Garden soil

Why use biochar in garden soils?

Many of the substrates used in horticulture have a negative impact on the environmental and climate during their degradation, production and transportation. Biochar, on the other hand, can be produced from local residues. Furthermore, it is estimated that about half of the carbon remains in biochar after 150 – 5,000 years, which means that biochar is to be considered a carbon sink from a climate perspective.

WHAT WE DO IN THE PROJECT REST TILL BÄST

Within Rest till Bäst, we are conducting a series of experiments with the aim of mapping the effects of mixing biochar into different types of growing substrates (including peat, peat and bark humus, macadam and various compost mixtures) in small-scale lettuce plantings. The biochar used has been produced from various types of residues and has different pH values. The experiments began in the summer of 2018. The results show a very good lettuce growth in non-fertilised peat that has been mixed with 25 per cent and 33 per cent nutrient-rich (complete fertiliser) biochar with a high pH (above 8.5) respectively.  The effect on lettuce growth produced by biochar with a lower pH, which is mixed into other types of soil, will be tested in the summer of 2019.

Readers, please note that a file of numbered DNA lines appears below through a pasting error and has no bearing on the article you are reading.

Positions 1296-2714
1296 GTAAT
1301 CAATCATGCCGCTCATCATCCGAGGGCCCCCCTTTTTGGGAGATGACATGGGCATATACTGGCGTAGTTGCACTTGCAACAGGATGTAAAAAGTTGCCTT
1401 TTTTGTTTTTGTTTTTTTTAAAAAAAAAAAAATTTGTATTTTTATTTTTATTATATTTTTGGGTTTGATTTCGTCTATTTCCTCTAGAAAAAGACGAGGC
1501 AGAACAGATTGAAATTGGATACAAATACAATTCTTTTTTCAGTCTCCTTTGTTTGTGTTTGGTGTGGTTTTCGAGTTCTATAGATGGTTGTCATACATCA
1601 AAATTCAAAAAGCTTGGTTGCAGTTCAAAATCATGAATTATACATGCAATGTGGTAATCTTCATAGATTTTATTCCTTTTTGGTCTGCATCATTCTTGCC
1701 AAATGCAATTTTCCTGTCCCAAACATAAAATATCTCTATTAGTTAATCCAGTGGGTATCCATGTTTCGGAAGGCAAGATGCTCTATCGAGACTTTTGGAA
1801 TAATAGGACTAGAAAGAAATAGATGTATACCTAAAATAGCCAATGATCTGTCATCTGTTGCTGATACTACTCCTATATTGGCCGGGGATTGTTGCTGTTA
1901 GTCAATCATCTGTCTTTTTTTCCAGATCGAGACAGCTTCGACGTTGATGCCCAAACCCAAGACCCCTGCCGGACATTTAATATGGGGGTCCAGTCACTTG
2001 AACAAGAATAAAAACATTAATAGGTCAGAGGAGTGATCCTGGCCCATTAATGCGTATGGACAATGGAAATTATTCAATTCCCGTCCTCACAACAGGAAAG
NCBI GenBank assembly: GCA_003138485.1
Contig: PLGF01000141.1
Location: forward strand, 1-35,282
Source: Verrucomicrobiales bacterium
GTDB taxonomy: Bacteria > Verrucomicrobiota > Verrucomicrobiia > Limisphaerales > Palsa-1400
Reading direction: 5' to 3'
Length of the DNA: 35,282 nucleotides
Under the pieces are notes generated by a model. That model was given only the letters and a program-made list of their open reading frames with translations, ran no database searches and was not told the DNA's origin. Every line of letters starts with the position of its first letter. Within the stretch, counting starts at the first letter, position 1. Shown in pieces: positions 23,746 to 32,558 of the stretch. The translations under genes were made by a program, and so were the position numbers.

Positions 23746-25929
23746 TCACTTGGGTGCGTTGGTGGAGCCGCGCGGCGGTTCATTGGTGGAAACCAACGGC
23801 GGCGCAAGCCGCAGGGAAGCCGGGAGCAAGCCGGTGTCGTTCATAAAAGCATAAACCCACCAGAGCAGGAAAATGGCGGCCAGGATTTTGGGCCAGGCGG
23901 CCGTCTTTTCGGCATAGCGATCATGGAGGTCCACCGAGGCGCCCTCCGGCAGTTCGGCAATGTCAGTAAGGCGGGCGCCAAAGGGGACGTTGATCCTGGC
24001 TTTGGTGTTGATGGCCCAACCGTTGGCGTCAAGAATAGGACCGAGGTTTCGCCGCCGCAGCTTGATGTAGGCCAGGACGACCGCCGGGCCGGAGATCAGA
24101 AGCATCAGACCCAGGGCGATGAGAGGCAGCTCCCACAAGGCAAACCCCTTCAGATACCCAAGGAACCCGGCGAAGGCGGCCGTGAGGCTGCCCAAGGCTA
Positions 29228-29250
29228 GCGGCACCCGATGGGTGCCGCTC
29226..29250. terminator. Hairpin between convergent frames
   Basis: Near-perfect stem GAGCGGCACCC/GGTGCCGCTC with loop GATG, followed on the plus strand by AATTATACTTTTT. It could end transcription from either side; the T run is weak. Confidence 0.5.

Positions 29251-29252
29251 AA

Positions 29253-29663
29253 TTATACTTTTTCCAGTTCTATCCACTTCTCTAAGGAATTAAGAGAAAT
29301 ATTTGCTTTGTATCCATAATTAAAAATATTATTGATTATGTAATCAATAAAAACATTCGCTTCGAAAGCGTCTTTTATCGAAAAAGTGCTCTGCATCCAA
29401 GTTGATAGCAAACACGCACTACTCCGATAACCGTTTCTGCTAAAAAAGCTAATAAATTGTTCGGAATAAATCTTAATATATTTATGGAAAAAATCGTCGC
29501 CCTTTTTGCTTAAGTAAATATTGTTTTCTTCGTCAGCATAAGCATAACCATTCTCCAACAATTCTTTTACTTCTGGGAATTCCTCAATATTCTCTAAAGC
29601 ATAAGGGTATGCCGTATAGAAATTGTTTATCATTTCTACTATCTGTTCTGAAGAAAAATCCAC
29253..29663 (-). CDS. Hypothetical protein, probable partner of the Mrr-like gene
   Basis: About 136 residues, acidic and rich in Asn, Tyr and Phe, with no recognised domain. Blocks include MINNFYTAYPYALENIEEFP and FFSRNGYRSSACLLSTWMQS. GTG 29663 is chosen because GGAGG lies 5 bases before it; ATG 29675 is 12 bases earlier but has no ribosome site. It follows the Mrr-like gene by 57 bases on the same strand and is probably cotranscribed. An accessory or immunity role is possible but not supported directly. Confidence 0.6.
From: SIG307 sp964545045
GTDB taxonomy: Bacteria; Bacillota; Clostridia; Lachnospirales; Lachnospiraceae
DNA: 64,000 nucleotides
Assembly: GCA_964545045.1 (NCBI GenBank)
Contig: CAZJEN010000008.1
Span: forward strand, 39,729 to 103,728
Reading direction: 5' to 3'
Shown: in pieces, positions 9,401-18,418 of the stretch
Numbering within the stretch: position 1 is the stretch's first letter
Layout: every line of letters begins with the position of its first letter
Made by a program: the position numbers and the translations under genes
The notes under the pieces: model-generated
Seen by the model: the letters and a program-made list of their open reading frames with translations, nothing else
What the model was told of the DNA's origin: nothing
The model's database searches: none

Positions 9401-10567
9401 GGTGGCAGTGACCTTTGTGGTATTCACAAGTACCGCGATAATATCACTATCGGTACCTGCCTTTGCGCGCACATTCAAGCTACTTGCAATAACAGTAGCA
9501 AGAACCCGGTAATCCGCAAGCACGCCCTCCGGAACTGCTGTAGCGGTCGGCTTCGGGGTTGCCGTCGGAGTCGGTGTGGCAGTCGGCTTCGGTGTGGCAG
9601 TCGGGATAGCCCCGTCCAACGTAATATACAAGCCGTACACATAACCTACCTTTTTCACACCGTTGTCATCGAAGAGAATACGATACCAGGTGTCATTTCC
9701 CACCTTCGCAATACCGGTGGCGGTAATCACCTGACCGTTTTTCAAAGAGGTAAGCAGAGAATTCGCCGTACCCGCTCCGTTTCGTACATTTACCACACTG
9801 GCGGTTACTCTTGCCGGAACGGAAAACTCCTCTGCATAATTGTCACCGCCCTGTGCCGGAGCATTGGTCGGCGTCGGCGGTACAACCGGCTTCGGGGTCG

COMMITTED PROJECT PARTNERS

CONTACT

Markus Paulsson
markus.paulsson@lund.se
+46 (0) 46-359 53 36
City of Lund, City Office
221 00 Lund, Sweden

REST TILL BÄST

Rest till Bäst is a Vinnova-funded project whose purpose is to develop solutions for managing society’s organic residues and create a much needed beneficial product, while at the same time minimising environmental and climate impact.